Black Garlic Adds A Twist to Barbecue Sauce

Ribs slathered with black garlic barbecue sauce.
Ribs slathered with black garlic barbecue sauce.

What’s sweet, tangy, full of umami, and looks like mole but isn’t?

“Black Garlic Barbecue Sauce.”

Best yet, it requires no cooking, just whizzing everything in a blender before using.

This fabulous recipe is from “Preserved Condiments” (Hardie Grant, 2023), of which I received a review copy.

It’s part of a new series of books on food preservation by Darra Goldstein, founding editor of Gastronomica and winner of the 2020 “Lifetime Achievement Award” from the International Association of Culinary Professionals; Cortney Burns, no stranger to anyone in the Bay Area for co-founding Bar Tartine in San Francisco; and Richard Martin, a media executive and lifestyle editor.

This compact book contains 25 recipes for creative and versatile condiments that are sure to add a spark to a bevy of dishes. Learn how to make the Yemini sauce known as “Zhug” to accent salads and seafood; “Red Plum Hoisin Sauce” sure to elevate any simple stir-fry; “Honey Mustard” that’s more complex than store-bought; and “Bumper Crop Ketchup” that may replace Heinz as your go-to.

Goldstein, Burns, and Martin actually provide a recipe to make your own black garlic, an ingredient prevalent in Korean, Japanese, and Thai cooking. But you’ll need a dehydrator, slow cooker or rice cooker. And you’ll also have to keep the appliance running for about 3 weeks until enzymes have turned the garlic heads soft, shiny, and black.

For those of us — ahem, me — who don’t want to expend that much time, the authors give you permission to use store-bought black garlic, which is the route I went.

Store-bought black garlic cloves.

From there, it’s just a matter of adding those cloves to a blender with a little raw garlic, plus rice vinegar, balsamic vinegar, brown sugar, grapeseed oil, olive oil, olive oil, a touch of honey, and salt and pepper. Puree everything until nicely blended. That’s it. There’s no simmering it down or adding a ton more seasoning. It is good to go.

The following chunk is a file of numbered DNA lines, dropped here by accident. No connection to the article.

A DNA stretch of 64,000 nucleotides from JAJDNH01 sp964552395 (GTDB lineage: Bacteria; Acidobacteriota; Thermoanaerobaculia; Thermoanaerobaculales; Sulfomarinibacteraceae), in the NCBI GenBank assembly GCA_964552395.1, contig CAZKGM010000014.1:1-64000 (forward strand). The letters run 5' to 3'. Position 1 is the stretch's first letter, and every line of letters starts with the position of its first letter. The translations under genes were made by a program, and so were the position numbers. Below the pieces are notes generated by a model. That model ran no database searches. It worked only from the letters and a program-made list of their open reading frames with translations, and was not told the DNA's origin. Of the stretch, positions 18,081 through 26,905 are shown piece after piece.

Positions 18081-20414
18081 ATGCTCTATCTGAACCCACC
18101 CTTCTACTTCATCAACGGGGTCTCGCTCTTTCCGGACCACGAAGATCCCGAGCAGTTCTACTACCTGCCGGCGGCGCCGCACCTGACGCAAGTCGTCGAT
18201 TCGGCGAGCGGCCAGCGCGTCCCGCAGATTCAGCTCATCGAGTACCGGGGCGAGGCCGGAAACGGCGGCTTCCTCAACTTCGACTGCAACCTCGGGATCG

This is not a sauce reeking of raw garlic or burning with sharpness. Instead, the black garlic, with its raisin-y, molasses-like flavor, combines with the fruity, tangy vinegars, and the complex sweetness of honey and brown sugar, to create a tantalizing barbecue sauce that’s at once a little familiar but also a little novel.

The recipe is easily halved, if you don’t want to make a full pint of the sauce. But it’s so savory delicious on pork ribs and roast chicken, and so many other things, that you just might want to make a full batch.

This sauce could not be easier or quicker to make.
This sauce could not be easier or quicker to make.

Black Garlic Barbecue Sauce

(Makes about 1 pint)

8 ounces black garlic cloves, homemade or store-bought

1 ounce raw garlic, cloves peeled

1 cup unseasoned rice vinegar

2 1/2 tablespoons balsamic vinegar

1 1/2 tablespoons brown sugar

3 1/4 teaspoons grapeseed oil

3 1/4 teaspoons extra-virgin olive oil

2 1/4 teaspoons honey

2 1/4 teaspoons kosher salt

Freshly ground black pepper

In a blender, combine the black garlic, raw garlic, rice vinegar, balsamic vinegar, brown sugar, grapeseed oil, olive oil, honey, salt, and black pepper. Puree until smooth. If not using immediately, transfer to an airtight container and refrigerate for up to 3 months.

Serving Suggestions: Slather on pork or beef ribs, before and after cooking. Use to coat grilled brassicas. Mix with chopped green onions and a bit of sesame oil for a dipping sauce.

From “Preserved Condiments” by Darra Goldstein, Cortney Burns, and Richard Martin

Another Recipe Highlighting Black Garlic: Portobella Mushroom & Celery Salad with Black Garlic Crumbs

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  • Carroll McNeill

    That sauce sounds intriguing, Carolyn. Any tips on where one might source sore-bought black garlic around here? Don’t think I have ever seen it, but then, I have not ever been looking for it!

  • Hi Carroll: This time around, because I was already ordering fresh seafood from Four Star Seafood, I added black garlic to my delivery. That San Francisco-based company has a wealth of gourmet pantry ingredients, in addition to impeccable fresh seafood. I’ve also bought black garlic from Draeger’s markets on the Peninsula. And a quick Google search just showed that apparently World Market and some Safeway stores also carry it. Hope that helps. Happy cooking!

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